Software pirates in Kenya given amnesty

By Carole Kimutai, Nairobi, Kenya

Autodesk Africa is offering users of pirated software until 30 April to approach local Autodesk channel partners to purchase legal versions of AutoCAD and related software products without fear of retroactive prosecution. This is a proactive move by Autodesk Africa to curb piracy in East Africa through an amnesty campaign supported by local Kenyan authorities and stakeholders like the Kenya Copyright Board.

A founding member of the Business Software Alliance (BSA), Autodesk aims to not only drastically reduce software piracy in the region to protect the the local economy, but also better protect their customers from malicious software coding that is often contained in pirated versions.

“The key to changing a region’s mindset about software piracy is to make the legitimate product more accessible and affordable to local businesses,” explains Eric Mule, the Managing Director of Autodesk’s distribution partner in East Africa, WorldsView Technologies. The company has made it easy for their customers to purchase genuine Autodesk software from 23 local approved partners throughout East Africa, 16 of which are in Kenya.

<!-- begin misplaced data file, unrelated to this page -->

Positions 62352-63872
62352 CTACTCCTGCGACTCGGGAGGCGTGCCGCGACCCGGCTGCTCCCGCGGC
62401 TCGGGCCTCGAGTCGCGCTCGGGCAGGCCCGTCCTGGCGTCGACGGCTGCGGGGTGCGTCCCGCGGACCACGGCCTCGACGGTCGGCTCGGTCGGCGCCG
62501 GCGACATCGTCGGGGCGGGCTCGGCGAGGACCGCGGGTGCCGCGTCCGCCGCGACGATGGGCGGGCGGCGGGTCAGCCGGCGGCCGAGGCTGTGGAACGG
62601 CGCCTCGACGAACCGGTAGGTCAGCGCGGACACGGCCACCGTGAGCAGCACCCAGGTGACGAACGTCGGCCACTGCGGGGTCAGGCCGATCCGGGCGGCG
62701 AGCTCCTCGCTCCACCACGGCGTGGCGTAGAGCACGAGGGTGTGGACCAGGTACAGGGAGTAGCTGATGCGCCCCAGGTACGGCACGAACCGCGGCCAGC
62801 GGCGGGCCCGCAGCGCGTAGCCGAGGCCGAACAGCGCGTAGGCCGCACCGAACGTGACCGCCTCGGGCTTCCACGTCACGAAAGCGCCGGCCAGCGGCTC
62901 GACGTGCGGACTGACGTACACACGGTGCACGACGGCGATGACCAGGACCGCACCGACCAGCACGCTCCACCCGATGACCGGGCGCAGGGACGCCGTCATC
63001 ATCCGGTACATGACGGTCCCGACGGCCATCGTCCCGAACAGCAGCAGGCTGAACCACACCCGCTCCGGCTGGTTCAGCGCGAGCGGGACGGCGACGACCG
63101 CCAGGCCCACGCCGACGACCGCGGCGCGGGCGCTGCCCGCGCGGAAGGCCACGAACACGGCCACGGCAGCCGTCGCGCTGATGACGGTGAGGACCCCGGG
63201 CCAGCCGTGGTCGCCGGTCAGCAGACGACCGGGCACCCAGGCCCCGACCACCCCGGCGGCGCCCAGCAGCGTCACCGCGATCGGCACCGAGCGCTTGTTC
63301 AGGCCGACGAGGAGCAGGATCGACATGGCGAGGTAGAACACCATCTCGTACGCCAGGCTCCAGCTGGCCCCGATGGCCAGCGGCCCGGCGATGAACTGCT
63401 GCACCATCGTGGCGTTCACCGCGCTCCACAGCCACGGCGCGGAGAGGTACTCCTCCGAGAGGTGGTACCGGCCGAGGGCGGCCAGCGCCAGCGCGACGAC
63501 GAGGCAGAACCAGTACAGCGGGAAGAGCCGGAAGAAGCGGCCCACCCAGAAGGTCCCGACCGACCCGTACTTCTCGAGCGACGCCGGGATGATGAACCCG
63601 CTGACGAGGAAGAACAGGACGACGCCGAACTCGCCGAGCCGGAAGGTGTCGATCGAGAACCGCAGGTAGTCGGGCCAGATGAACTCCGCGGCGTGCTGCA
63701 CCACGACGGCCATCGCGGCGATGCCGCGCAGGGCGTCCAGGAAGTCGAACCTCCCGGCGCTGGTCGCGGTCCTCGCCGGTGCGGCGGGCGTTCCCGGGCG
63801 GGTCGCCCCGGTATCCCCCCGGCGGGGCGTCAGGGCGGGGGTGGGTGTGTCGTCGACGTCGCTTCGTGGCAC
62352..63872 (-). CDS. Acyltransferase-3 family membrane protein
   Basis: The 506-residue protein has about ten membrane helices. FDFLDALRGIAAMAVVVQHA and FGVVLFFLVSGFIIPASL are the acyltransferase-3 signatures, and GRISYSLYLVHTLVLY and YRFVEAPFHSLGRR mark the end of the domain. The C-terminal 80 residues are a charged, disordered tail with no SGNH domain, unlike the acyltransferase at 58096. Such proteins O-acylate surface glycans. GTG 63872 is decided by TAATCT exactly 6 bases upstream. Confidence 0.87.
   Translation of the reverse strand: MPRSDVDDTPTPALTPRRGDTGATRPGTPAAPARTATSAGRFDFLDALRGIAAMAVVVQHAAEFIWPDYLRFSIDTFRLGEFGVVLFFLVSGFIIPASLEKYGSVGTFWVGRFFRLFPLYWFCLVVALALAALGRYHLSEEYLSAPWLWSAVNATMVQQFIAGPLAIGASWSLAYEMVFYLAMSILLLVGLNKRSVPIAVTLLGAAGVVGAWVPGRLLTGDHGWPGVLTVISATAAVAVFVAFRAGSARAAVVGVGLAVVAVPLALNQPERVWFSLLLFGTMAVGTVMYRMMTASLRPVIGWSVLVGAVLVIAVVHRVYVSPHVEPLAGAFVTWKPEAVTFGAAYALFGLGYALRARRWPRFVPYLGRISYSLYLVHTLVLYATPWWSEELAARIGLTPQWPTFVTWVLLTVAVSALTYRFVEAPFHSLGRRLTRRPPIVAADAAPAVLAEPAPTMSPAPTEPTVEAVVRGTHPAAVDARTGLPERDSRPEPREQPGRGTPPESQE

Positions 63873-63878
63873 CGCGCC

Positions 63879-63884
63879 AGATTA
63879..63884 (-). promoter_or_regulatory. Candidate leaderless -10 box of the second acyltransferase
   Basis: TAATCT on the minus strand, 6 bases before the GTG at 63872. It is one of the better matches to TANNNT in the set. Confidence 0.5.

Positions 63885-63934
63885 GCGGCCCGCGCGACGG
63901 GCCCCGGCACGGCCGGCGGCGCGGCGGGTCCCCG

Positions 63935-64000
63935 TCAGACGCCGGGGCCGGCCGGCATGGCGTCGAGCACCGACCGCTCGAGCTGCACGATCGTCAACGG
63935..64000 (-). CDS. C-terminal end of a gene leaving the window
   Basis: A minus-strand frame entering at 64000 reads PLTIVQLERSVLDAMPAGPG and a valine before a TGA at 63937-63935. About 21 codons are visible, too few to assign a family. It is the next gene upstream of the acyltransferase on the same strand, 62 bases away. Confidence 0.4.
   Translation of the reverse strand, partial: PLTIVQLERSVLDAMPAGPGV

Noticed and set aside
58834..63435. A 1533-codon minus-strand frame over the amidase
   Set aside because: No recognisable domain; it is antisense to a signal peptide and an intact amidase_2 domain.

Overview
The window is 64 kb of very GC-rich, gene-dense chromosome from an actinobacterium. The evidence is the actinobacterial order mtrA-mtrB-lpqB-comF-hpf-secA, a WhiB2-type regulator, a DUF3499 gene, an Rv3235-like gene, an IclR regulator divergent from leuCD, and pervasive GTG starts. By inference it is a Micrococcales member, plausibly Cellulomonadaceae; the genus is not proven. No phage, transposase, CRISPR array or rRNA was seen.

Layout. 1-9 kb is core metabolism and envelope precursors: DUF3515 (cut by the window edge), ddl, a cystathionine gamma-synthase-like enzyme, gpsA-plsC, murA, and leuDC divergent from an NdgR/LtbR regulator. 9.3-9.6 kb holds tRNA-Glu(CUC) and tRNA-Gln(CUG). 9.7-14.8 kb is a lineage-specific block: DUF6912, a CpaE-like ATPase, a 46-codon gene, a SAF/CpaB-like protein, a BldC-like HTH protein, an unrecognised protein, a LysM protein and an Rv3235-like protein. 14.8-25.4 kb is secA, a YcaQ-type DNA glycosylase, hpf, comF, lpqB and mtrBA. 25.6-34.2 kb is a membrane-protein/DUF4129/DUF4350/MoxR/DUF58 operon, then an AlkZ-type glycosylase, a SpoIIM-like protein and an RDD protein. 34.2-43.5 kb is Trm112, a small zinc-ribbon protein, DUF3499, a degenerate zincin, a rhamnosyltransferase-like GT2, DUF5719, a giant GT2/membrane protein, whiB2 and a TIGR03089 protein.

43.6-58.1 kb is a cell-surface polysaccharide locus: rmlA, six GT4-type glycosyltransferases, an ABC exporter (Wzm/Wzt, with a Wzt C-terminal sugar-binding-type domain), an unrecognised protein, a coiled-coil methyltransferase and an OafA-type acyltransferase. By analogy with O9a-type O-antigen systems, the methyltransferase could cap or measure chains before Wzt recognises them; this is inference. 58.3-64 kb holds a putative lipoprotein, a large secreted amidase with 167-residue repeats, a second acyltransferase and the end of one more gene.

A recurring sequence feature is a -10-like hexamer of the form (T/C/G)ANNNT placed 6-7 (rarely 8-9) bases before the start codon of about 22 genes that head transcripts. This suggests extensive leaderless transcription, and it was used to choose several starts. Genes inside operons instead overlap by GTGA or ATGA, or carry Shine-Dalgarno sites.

In recent research conducted by BSA, most Autodesk customers in Africa would prefer to buy licensed software, but often don't know where to find it.  As a result, they resort to pirated copies that don't carry any of the benefits associated with buying valid licensed software, including after sales support and regular upgrades. “Now that customers are able to access our software more easily, we are offering an opportunity to those customers who know they are using illegal copies of Autodesk software, to come forward and trade in their illegal software for a legal copy without fear of prosecution,” Mule adds.

The amnesty announcement was made at a conference hosted by Autodesk in Nairobi last week where senior Autodesk executives, local channel partners and industry professionals focused on the economic effects of software piracy in East Africa, Autodesk’s partnerships with local authorities to curb software piracy, and the investment that Autodesk has made into the region to support the local architecture, engineering and construction industries.

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